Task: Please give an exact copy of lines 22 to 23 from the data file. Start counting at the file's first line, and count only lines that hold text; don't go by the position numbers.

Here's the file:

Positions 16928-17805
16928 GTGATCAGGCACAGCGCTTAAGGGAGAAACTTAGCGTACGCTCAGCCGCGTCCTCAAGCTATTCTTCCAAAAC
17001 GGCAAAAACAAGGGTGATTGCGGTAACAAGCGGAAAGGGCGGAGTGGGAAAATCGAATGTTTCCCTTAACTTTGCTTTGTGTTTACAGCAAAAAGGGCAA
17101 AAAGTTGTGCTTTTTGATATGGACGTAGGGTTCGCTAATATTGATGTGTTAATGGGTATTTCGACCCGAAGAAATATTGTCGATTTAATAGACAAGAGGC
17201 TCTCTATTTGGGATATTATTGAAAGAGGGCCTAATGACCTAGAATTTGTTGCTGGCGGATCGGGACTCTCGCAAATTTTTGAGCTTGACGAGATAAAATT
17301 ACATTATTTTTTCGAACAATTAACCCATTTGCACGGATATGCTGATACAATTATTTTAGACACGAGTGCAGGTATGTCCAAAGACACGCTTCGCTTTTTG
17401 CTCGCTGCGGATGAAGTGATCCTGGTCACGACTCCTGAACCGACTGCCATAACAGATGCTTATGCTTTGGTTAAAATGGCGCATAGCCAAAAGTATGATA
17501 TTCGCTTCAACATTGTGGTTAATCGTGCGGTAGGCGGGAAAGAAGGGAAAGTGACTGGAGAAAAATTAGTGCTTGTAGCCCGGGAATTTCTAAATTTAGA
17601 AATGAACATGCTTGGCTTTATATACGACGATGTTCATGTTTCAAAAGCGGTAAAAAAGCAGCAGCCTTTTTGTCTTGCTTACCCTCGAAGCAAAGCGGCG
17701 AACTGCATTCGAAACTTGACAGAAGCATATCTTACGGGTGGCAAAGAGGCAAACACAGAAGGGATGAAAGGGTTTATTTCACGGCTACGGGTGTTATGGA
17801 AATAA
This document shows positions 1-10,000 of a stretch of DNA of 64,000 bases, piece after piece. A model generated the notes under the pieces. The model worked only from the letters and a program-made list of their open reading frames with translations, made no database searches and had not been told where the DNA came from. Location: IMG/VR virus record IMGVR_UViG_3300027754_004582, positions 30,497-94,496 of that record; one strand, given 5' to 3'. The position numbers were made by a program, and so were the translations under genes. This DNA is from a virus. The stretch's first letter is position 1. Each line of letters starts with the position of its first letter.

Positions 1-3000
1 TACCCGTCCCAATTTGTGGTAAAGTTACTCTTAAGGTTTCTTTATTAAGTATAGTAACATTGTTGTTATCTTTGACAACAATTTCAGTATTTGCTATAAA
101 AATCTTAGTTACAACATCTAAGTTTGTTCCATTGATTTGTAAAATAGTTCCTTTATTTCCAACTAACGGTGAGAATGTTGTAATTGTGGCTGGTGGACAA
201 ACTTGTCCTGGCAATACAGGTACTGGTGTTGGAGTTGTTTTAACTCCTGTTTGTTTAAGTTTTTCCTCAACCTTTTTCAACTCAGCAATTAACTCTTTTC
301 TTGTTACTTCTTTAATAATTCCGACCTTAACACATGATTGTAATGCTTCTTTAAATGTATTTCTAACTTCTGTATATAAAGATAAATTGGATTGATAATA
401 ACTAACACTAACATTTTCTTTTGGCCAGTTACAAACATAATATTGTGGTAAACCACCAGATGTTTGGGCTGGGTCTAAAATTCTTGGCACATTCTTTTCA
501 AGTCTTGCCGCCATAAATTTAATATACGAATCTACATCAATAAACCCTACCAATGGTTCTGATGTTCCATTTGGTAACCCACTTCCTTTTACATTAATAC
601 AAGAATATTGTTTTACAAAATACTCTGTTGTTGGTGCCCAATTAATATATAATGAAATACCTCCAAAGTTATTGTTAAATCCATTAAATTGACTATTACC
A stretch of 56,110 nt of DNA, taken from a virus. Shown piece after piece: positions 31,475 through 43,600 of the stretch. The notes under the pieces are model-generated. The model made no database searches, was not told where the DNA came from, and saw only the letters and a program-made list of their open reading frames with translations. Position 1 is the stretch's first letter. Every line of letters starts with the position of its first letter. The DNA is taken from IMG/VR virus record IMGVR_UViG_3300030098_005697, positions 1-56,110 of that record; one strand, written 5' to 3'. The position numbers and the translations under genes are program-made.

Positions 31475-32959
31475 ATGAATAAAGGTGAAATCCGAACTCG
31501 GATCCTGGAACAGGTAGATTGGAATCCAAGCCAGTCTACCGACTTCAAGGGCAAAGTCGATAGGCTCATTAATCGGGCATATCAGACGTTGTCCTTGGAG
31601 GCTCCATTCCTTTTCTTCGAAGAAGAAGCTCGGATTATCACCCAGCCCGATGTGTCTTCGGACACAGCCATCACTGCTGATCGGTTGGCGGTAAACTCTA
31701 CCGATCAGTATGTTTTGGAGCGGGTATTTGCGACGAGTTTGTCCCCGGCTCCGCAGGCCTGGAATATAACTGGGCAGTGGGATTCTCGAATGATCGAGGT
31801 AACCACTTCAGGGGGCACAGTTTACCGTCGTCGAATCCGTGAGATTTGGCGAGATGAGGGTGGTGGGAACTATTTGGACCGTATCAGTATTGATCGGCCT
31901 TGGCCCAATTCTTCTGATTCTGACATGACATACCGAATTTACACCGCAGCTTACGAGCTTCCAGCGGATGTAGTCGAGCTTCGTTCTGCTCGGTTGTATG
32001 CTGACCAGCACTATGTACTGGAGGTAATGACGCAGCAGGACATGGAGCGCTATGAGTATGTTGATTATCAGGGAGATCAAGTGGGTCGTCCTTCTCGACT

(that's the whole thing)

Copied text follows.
Positions 31475-32959
31475 ATGAATAAAGGTGAAATCCGAACTCG